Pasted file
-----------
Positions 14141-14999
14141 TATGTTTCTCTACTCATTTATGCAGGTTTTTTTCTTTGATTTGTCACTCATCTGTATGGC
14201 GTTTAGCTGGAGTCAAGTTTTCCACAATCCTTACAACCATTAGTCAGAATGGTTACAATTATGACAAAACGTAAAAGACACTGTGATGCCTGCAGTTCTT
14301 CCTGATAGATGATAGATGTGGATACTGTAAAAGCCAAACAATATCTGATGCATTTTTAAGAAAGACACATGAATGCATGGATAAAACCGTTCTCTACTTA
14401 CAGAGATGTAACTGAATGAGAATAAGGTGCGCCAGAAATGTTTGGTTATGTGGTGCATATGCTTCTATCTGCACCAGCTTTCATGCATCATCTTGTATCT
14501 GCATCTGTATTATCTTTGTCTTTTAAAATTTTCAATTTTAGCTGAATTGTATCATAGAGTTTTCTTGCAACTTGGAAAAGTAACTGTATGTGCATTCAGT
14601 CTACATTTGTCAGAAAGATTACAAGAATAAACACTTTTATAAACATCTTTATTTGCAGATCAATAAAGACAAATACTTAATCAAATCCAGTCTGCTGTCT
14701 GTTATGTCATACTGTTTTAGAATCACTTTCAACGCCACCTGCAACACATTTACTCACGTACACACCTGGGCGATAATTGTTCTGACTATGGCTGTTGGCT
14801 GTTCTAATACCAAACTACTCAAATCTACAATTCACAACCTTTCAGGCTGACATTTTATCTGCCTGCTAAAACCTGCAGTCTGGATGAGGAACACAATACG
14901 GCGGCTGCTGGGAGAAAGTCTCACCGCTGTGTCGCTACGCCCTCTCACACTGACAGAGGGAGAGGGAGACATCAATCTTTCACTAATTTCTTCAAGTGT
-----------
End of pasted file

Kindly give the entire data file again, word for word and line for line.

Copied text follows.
Positions 14141-14999
14141 TATGTTTCTCTACTCATTTATGCAGGTTTTTTTCTTTGATTTGTCACTCATCTGTATGGC
14201 GTTTAGCTGGAGTCAAGTTTTCCACAATCCTTACAACCATTAGTCAGAATGGTTACAATTATGACAAAACGTAAAAGACACTGTGATGCCTGCAGTTCTT
14301 CCTGATAGATGATAGATGTGGATACTGTAAAAGCCAAACAATATCTGATGCATTTTTAAGAAAGACACATGAATGCATGGATAAAACCGTTCTCTACTTA
14401 CAGAGATGTAACTGAATGAGAATAAGGTGCGCCAGAAATGTTTGGTTATGTGGTGCATATGCTTCTATCTGCACCAGCTTTCATGCATCATCTTGTATCT
14501 GCATCTGTATTATCTTTGTCTTTTAAAATTTTCAATTTTAGCTGAATTGTATCATAGAGTTTTCTTGCAACTTGGAAAAGTAACTGTATGTGCATTCAGT
14601 CTACATTTGTCAGAAAGATTACAAGAATAAACACTTTTATAAACATCTTTATTTGCAGATCAATAAAGACAAATACTTAATCAAATCCAGTCTGCTGTCT
14701 GTTATGTCATACTGTTTTAGAATCACTTTCAACGCCACCTGCAACACATTTACTCACGTACACACCTGGGCGATAATTGTTCTGACTATGGCTGTTGGCT
14801 GTTCTAATACCAAACTACTCAAATCTACAATTCACAACCTTTCAGGCTGACATTTTATCTGCCTGCTAAAACCTGCAGTCTGGATGAGGAACACAATACG
14901 GCGGCTGCTGGGAGAAAGTCTCACCGCTGTGTCGCTACGCCCTCTCACACTGACAGAGGGAGAGGGAGACATCAATCTTTCACTAATTTCTTCAAGTGT